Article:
‘DDA’s slum rehab plan a non-starter’
Two DDA officials aware of the matter said that in the past two years the agency had issued tenders for 10 projects to provide affordable housing to nearly 22,000 people living in slums clusters in various parts of the city.
The Delhi Development Authority (DDA) has not been able to been implement any in-situ (in the same place) slum redevelopment project in the past decade.
Two DDA officials aware of the matter said that in the past two years the agency had issued tenders for 10 projects to provide affordable housing to nearly 22,000 people living in slums clusters in various parts of the city. But, it was no able to award work for any of the 10 projects due to poor response from the developers, the officials said.
Of the 10 projects, the land-owning agency received bids only for six but the work couldn’t be awarded as the developers asked DDA for financial assistance.
Some of these projects are located in Dilshad Garden, Shalimar Bagh, Rohini, Pooth Kalan, Haiderpur, Okhla Industrial area, Vasant Kunj and Kalkaji.
The failure of the agency is significant in the light of findings by the Housing and Land Rights Network (HLRN), which is its latest report that was released on Wednesday, has said that close to 207,000 people were evicted from their homes in India in 2021, including 13,750 people who were evicted during the peak of the second wave of Covid in April and May.
Around 59% of the evicted people have not been resettled or received compensation from the government agencies, the report titled Forced Eviction in India in 2021.
A senior DDA official who asked not to be named said, “In the past few years, a lot of changes have been made in the policy to ensure increased participation from private concessionaires without compromising on the interest of slum residents. But we have not got a good response. Developers want DDA to provide financial assistance to the tune of ₹100-200 crore or more depending on the location of the projects, in addition to the remunerative component. Now, this is not possible. We invited bids for the projects after doing a detailed analysis, including financial viability.”
It is through the remunerative component, which is 40% of the total area, that developers recover the cost of the in-situ project and provide houses to slum dwellers at affordable rates. In 2020, the land-owning agency allowed private developers involved in in-situ redevelopment projects under the Pradhan Mantri Awas Yojana to decide the type of development in the remunerative component.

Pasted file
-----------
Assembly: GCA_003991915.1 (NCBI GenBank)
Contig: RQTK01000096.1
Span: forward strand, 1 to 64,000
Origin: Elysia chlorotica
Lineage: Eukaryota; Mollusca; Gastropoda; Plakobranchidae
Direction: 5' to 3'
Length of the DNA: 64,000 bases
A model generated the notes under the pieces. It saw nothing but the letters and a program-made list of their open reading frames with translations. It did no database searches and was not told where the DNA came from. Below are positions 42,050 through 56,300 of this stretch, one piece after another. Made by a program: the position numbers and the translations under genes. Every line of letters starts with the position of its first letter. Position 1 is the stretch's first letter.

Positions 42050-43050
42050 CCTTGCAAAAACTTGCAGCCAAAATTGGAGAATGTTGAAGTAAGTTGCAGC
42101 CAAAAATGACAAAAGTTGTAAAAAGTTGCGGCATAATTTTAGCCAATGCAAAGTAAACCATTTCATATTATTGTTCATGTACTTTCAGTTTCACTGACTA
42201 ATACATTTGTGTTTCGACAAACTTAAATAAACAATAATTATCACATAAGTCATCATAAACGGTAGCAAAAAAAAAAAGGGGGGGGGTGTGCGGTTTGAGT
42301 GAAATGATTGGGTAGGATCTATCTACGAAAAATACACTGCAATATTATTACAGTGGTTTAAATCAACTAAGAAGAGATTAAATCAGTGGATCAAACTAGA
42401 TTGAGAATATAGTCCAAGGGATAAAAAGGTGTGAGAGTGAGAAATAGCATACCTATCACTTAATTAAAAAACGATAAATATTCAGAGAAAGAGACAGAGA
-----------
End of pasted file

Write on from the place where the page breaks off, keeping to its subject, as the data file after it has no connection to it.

A senior DDA official said, “In the past few years, some major changes have been made to the policy such as the Floor Area Ratio has been increased from 200 to 300 so that developers can recover their cost. To ensure that slum residents don’t suffer, we have introduced a provision that the developer will have to either pay ₹6,000 per month to each beneficiary or give them accommodation in transit camps, among other changes.”
Currently, there are three in-situ redevelopment projects by DDA at Kathputli Colony, Jailorwala Bagh and Kalkaji Extension. All the three projects were conceived before 2010, though work on Kathputli Colony started in April 2018.
While the construction work at Kathputli Colony and Jailorwala Bagh are likely to be completed by the end of this year, the land-owning agency has started the process to allot flats to slum residents in Kalkaji Extension.
A senior DDA official said, “Of the 1,862 beneficiaries, 1,575 have been allotted flats at Kalkaji extension. The proposal to start the allotment to 1,640 beneficiaries at Jailorwala Bagh was approved recently at a meeting chaired by Delhi lieutenant governor VK Saxena (who is also the chairman of DDA). At Kathputli Colony, 700 flats in three blocks are almost ready.”
Civil society members and land rights activists, however, said there is no active participation of the slum residents in the DDA rehabilitation projects.
Shakeel Ahmed, convener of Basti Suraksha Manch, an anti-eviction organisation,said, “In all the projects that DDA or any other agency is planning, there is no community participation. There is a need to first identify the requirement of the community before planning any redevelopment project.”
After receiving a poor response to its slum redevelopment projects, the DDA has asked the National Institute of Urban Affairs (NIUA) to review and suggest changes in the existing in-situ slum redevelopment policy to make the projects viable.
Hitesh Vaidya, Director of NIUA, said they are studying various models to assess what has worked best in different contexts.
“In-situ is a good idea for rehabilitation of slums, but one-size-fits all approach will not work. Cities will need to explore a wide spectrum of initiatives ranging from community-led upgradation, provision of basic services and area improvement, to PPP models for slum rehabilitation. A nuanced strategy is being proposed for Delhi that can provide customised solutions for different sites, address the complex living-working relationships and social networks of slum clusters, as well as make projects financially viable and attractive for private investment,” said Vaidya.
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